Work From Home

Keeping Safe When Working As A Freelancer

Freelance work is incredibly varied, and can cover a wide range of industries. So whatever industry you work in, you should certainly make sure to protect yourself in a number of ways so you can stay working as effectively and efficiently as you should be.

When you need to keep yourself safe in your line of work, there are services on the market, such as FSB H&S advice, which can give you guidance on how to stay safe at work. So, with that in mind, here is some advice on how you can stay safe while working as a freelancer.

Making sure you’re insured

As a freelancer, you want to keep yourself financially safe as much as you want to keep yourself physically safe. To make sure you don’t get hit by any unexpected financial burdens, make sure you have the right kinds of insurance to protect yourself in your line of work.

For example, if you do anything at all that involves being in contact with members of the public, then public liability insurance is a necessity.

This kind of insurance will protect you if anyone is accidentally injured or their property is damaged on your premises, such as slipping on an unmarked wet floor, or cutting themselves on an exposed tool, for example.

Product liability insurance is similar in a fashion, and you need this insurance if you ever create or manufacture products to sell.

Let’s say you’re a freelance woodworker, for example, and you’ve crafted a desk for someone. They take it home, and it breaks, which injures your customer. In this case, potential compensation is covered under your product liability insurance.

Professional indemnity insurance is the last kind you may need as a freelancer. If your current work leads you to provide a service or advice that goes wrong and costs your client money to fix, the costs of a claim against you will be covered by professional indemnity insurance. This would be useful if you’re a freelance consultant, for example.

Insist on training when it’s necessary

If you’re a freelancer in an industry that makes use of machinery for day to day operation, such as construction, there may always come a point where you’re using new equipment no matter how long you’ve been working in the industry.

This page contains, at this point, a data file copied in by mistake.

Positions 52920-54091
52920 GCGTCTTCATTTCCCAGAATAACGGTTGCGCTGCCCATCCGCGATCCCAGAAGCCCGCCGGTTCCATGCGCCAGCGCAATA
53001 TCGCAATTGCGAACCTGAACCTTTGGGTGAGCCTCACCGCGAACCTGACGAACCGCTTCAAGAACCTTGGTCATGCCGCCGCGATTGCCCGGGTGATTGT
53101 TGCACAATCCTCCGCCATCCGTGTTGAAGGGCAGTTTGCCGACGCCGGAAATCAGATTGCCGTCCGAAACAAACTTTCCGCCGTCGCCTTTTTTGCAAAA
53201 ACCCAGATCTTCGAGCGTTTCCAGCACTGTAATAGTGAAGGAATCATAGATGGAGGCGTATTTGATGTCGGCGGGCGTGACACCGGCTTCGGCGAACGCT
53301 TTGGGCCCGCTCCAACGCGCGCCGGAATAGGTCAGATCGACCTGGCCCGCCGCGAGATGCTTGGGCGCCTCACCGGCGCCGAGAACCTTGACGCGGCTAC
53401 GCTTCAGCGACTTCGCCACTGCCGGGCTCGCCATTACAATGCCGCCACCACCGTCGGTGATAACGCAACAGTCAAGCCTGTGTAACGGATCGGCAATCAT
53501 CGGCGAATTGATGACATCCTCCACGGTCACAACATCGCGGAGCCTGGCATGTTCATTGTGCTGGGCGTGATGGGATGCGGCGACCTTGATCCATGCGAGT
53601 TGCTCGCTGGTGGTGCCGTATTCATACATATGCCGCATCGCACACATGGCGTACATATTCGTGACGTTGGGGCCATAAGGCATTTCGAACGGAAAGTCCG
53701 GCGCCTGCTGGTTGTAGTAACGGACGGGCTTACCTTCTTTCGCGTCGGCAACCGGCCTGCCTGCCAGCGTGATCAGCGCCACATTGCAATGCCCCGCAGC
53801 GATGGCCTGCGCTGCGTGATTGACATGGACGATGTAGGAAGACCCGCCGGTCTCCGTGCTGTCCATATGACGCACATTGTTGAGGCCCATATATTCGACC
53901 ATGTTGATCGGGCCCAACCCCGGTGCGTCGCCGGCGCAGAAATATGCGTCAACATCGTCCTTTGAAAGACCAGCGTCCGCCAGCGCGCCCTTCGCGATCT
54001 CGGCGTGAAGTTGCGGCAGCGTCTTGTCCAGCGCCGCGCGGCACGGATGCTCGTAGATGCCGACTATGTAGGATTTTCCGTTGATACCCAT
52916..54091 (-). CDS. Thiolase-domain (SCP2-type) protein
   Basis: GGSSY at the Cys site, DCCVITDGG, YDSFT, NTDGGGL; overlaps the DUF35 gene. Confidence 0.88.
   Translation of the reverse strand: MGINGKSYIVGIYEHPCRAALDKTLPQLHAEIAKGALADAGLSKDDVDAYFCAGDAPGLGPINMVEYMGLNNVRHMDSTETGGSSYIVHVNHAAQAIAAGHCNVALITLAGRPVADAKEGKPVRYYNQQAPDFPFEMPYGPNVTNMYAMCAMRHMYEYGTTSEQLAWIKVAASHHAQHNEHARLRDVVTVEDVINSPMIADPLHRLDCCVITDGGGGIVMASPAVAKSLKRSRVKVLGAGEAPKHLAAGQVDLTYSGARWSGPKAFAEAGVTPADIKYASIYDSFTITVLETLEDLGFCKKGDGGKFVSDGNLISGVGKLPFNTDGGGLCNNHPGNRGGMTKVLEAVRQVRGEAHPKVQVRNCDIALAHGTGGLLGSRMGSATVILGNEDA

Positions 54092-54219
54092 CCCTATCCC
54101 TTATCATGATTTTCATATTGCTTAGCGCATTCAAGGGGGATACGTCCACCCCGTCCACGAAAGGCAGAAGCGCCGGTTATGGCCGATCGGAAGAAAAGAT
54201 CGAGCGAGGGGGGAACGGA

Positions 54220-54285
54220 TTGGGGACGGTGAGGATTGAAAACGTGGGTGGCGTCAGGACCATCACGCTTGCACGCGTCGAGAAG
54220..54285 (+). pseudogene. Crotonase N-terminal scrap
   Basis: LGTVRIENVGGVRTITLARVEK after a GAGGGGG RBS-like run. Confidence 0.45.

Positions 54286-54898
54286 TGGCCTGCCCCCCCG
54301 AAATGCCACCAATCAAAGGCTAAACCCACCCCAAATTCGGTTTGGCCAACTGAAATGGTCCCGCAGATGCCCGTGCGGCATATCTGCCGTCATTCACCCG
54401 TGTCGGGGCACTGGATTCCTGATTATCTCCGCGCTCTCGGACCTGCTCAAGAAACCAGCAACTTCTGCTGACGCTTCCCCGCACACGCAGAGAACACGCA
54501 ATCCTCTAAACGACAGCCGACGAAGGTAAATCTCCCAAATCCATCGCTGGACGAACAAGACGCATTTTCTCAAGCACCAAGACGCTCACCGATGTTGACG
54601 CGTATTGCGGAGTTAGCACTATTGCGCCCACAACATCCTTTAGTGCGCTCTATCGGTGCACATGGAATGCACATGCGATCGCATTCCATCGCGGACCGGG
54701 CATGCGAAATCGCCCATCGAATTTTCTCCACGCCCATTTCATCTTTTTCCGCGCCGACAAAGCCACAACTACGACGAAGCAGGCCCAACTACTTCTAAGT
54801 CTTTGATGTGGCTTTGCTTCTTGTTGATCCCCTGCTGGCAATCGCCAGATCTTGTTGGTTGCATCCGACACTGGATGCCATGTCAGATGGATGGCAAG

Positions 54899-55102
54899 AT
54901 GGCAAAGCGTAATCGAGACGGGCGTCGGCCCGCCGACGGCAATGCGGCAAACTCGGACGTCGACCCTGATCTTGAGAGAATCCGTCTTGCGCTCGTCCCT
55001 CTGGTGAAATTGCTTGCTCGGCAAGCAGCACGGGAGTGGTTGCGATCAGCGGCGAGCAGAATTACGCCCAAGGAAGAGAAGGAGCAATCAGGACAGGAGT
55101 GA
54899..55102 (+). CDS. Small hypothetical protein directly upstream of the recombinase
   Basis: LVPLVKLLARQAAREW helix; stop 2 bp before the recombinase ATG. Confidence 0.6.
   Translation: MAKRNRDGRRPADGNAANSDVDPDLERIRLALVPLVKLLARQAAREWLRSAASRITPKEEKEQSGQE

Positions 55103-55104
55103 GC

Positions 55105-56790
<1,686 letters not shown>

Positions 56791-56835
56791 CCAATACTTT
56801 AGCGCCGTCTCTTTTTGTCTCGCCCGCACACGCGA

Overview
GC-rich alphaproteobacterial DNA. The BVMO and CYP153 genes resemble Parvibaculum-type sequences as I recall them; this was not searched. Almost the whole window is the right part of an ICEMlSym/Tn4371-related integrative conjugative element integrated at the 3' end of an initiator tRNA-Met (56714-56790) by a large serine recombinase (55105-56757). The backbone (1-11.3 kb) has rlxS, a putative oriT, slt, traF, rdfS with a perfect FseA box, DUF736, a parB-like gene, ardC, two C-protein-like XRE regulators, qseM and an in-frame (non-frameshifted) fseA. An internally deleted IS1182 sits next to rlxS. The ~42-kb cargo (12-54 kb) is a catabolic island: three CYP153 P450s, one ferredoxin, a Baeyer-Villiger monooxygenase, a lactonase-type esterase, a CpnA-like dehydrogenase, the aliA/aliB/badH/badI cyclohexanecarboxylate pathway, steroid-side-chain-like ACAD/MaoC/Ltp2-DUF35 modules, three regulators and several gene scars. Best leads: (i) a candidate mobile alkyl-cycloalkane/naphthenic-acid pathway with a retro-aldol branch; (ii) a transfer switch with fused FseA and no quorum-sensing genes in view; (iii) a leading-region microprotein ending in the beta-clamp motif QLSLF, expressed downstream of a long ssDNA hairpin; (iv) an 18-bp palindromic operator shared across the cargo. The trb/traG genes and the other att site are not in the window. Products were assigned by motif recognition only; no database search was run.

So if you’re ever unfamiliar with a piece of equipment or a procedure, don’t worry about asking for some training first. Whoever you’re working for at the time still has a duty of care for you, and should always ensure that you’re fully trained on anything that you’ll be using to complete your work.

Don’t forget about the little things

You might even be a freelancer who works completely from home and who doesn’t have many safety requirements. For example, if you’re a freelance writer, graphic designer, or accountant.

Well, ever since 2015, self-employed people whose work poses no actual threat to any member of the public have been exempt from health and safety law, which certainly takes away some stress from day-to-day work of home-based freelancers.

Even so, do keep in mind your own physical safety whenever you’re working. It doesn’t have to be a major issue, but more making sure you’re aware of your workspace and surroundings during work hours.

For example, even if you just work on a computer, things like investing in a high-quality chair will help reduce the risk of any back injuries developing. Taking regular breaks from the screen will help reduce eye strain.

If you work with a lot of tools, try to keep most of the wires out of your way so there’s less risk of getting caught in them and tripping. It could even be just making sure that your workspace is frequently free of clutter, allowing you to focus on you work without distractions and obstructions which will help reduce the risk of accidental injuries.

Simply putting your own safety at the forefront of your mind whenever you’re working will help ensure that you can stay injury-free and able to work as best you can at all times, which will help further your reputation as a professional, reliable and safe freelancer whatever your industry.

Disclaimer: This is a collaborative post. 

Keeping Safe When Working As A Freelancer

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